5 June 2002
Your June 5th, 2002
YouCanDraw.com every other week caricature:
In today's issue of the "Every Other Week Caricature" you'll see that
old-son-of-a-gun Fidel Castro. I'm also going to issue you a challenge
today. And what's that? It's this: No matter what stage you're at in your drawing,
no matter how perfectionist you are, grab a caricature, any caricature and
caricature it. That's right, caricature the caricature. It's great training and it'll
really pull you out of yourself.
It doesn't matter if the caricature isn't even a good one to start with, just grab the first
one you see, take out a sheet of paper and draw. Don't worry (consciously), about
where the horizontal and vertical landmarks line up. Don't worry about proportion,
or line strength/weight. Don't worry about getting the highlights and shadows
right. Grab a picture and dive on in! If the nose is the first thing you focus on,
grab that. Heighten that. If it strikes you as bulbous, make it really bulbous. If
the eyes seem to really get tiny, so be it. NO THINKING ALLOWED! Just do
it. Draw. I'll tell you why you're doing this in a second.
Put aside 30 minutes to do this and just do it! :-) No judging the results. Just
accept and embrace them. You might be very surprised. You might be tickled pink.
And that's just what I did for today's caricature. I found this picture of Fidel:
and I found it by accident in thee most incredible on-line library of David Levine
caricatures on the whole planet! I'm a huge David Levine fan so you can imagine
my excitement when I stumbled on to this. (I've been spending 5 bucks a month
on the New York Review of Books to buy each issue's gaggle of 5-6 pictures, so
this site is a real find). Check it out:
The only problem is that you have to know who's in the library to find them. Hint
number one: Look for literary or political figures (enter their name into the search
Out of touch? Don't know who's who? (Like me) Just type in a high use letter,
one that's found in so many names like "a" or any other vowel and you'll
be amazed at the mother lode of results you get back. (I feel shamed by
this guy's production over the past 40 years...it's amazing, simply amazing.)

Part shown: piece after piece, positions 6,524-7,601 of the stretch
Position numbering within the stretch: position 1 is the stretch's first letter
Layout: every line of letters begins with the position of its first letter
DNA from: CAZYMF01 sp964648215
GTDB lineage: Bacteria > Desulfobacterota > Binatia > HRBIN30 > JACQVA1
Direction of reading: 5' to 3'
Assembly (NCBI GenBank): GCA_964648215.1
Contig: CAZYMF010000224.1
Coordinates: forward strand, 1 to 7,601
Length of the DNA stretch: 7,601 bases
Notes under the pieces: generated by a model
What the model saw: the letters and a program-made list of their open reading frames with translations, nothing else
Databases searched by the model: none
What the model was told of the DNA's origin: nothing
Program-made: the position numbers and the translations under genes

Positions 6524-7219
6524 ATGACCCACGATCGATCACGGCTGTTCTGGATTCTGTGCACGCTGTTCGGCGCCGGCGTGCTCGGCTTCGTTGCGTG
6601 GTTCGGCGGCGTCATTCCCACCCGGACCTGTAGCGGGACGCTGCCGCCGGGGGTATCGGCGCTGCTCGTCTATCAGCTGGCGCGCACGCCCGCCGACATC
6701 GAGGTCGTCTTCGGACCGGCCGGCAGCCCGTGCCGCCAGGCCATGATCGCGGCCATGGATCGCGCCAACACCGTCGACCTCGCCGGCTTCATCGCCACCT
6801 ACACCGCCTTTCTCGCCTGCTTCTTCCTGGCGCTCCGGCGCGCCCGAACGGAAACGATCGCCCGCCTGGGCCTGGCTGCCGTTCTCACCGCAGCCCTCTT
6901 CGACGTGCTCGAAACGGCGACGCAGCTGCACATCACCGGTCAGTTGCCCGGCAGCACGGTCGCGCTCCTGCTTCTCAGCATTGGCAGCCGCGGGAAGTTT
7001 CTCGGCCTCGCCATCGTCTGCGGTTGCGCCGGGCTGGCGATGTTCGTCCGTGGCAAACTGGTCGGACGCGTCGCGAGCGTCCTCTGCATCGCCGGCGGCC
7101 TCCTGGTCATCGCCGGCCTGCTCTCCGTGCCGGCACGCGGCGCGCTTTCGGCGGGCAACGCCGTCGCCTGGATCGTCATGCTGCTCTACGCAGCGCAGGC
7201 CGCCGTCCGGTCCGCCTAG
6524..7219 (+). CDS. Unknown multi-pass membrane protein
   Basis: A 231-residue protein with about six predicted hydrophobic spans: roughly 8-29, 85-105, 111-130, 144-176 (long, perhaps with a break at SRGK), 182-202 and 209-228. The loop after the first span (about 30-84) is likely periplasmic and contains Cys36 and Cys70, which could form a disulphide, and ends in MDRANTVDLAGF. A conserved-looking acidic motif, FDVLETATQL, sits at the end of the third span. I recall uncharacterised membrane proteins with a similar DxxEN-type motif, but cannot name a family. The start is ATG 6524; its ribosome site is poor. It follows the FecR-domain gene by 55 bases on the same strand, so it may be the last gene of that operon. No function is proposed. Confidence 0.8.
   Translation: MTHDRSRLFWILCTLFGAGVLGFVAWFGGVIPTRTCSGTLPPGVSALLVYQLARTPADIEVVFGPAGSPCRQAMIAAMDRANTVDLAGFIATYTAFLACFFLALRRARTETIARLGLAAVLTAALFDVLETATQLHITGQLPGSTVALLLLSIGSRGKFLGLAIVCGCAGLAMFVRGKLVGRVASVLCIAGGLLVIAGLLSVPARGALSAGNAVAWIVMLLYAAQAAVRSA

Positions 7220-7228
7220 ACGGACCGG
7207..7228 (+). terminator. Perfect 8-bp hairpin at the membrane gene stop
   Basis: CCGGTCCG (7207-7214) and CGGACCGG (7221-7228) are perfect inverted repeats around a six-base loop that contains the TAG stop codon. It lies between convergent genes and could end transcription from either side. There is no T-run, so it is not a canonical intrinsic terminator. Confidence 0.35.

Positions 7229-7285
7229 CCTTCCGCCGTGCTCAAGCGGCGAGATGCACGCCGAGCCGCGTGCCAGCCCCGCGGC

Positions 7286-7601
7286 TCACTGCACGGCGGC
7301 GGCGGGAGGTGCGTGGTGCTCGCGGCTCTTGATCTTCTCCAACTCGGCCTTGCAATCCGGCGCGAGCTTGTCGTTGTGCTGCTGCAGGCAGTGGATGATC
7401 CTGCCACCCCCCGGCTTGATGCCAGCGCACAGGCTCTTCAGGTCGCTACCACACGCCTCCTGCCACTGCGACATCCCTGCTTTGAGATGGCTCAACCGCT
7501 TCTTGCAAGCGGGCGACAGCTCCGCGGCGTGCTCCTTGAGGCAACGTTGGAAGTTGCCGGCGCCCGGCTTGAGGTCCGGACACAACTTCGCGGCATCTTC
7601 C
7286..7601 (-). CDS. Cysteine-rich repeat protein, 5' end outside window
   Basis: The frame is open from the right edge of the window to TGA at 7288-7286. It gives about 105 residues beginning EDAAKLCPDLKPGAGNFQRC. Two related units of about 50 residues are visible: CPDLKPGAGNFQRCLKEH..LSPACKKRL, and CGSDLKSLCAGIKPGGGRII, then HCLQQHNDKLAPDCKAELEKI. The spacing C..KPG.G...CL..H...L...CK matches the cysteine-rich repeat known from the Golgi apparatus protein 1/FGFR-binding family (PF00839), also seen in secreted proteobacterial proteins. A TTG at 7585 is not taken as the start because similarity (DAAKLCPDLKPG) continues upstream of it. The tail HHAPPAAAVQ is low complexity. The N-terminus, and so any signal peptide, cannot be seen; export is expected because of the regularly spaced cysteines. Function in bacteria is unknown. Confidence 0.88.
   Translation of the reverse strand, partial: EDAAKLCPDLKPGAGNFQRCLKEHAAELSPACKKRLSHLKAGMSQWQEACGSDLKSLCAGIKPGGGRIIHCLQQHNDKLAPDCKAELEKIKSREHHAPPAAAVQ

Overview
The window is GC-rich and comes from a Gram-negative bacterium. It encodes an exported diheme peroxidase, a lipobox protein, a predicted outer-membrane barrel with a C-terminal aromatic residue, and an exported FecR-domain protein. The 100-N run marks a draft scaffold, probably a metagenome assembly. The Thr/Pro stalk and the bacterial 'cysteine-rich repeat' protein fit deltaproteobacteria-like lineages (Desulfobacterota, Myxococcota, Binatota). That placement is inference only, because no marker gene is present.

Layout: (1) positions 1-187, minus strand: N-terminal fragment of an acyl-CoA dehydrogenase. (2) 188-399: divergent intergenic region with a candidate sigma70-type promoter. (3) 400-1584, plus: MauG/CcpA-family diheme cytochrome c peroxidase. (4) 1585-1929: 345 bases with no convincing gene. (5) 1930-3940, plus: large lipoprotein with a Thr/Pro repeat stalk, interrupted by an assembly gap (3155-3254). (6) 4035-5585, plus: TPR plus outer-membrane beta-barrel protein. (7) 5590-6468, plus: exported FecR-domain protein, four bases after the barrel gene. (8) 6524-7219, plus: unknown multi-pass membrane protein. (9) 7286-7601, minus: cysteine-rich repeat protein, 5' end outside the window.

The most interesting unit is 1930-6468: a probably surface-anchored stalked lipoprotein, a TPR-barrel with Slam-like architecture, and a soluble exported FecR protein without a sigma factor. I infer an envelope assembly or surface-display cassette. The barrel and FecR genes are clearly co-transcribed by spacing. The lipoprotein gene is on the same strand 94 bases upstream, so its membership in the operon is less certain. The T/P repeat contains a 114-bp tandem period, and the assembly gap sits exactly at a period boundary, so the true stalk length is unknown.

So why the assignment today?
I was talking to a friend about Improv comedy (he's very steeped in it) and
as he was telling me about it I realized how similar improv comedy and
off-the-cuff at-a-gig caricaturing are. Both are about "getting in the zone".
You don't get "in the zone" by talking about it, you get there by doing what
you do. In his case, improv comedy. In ours, caricatures.
Improv comedy and caricature
What's similar? Taking what you're given, whatever you're given and saying
"yes" to it. Following your gut's lead and if your body offers an answer (eg starts
drawing one big funky nose without you really even thinking about it), you
run with it whole heartedly. Whatever comes out, comes out. It may make no
sense to you until you finish it (the scene or the picture) - but to the audience,
a whole different, sensical story unfolds. When you feel finished with your
picture or your 30 minutes is up, you get to play audience to your own
picture - and I'll bet it makes much more sense to you from a distanced
point of view than when you were drawing it. If not, so be it, it was only an
So be brave! Dive in. Don't worry about the results. Trust your gut. You just
might be amazed.
If you just signed up
Also, if you just signed up, make sure you get your Flash Downloads (they're
the Flash Interactive Exercises). There's 4 of them, and here's the links
to all (they're between 2 and 3 megabytes each):
They must be downloaded in their entirety to function correctly. Use this utility
to assure a complete download:
It's a shareware - so if you use it enough, honor these folks and buy it from them.
Well that's all for today, hope you're all having a great summer! And keep on drawing.
Jeffrey O. Kasbohm
6920 Southdale Road
Minneapolis, MN 55435
"Once and for all getting you drawing faces and caricatures"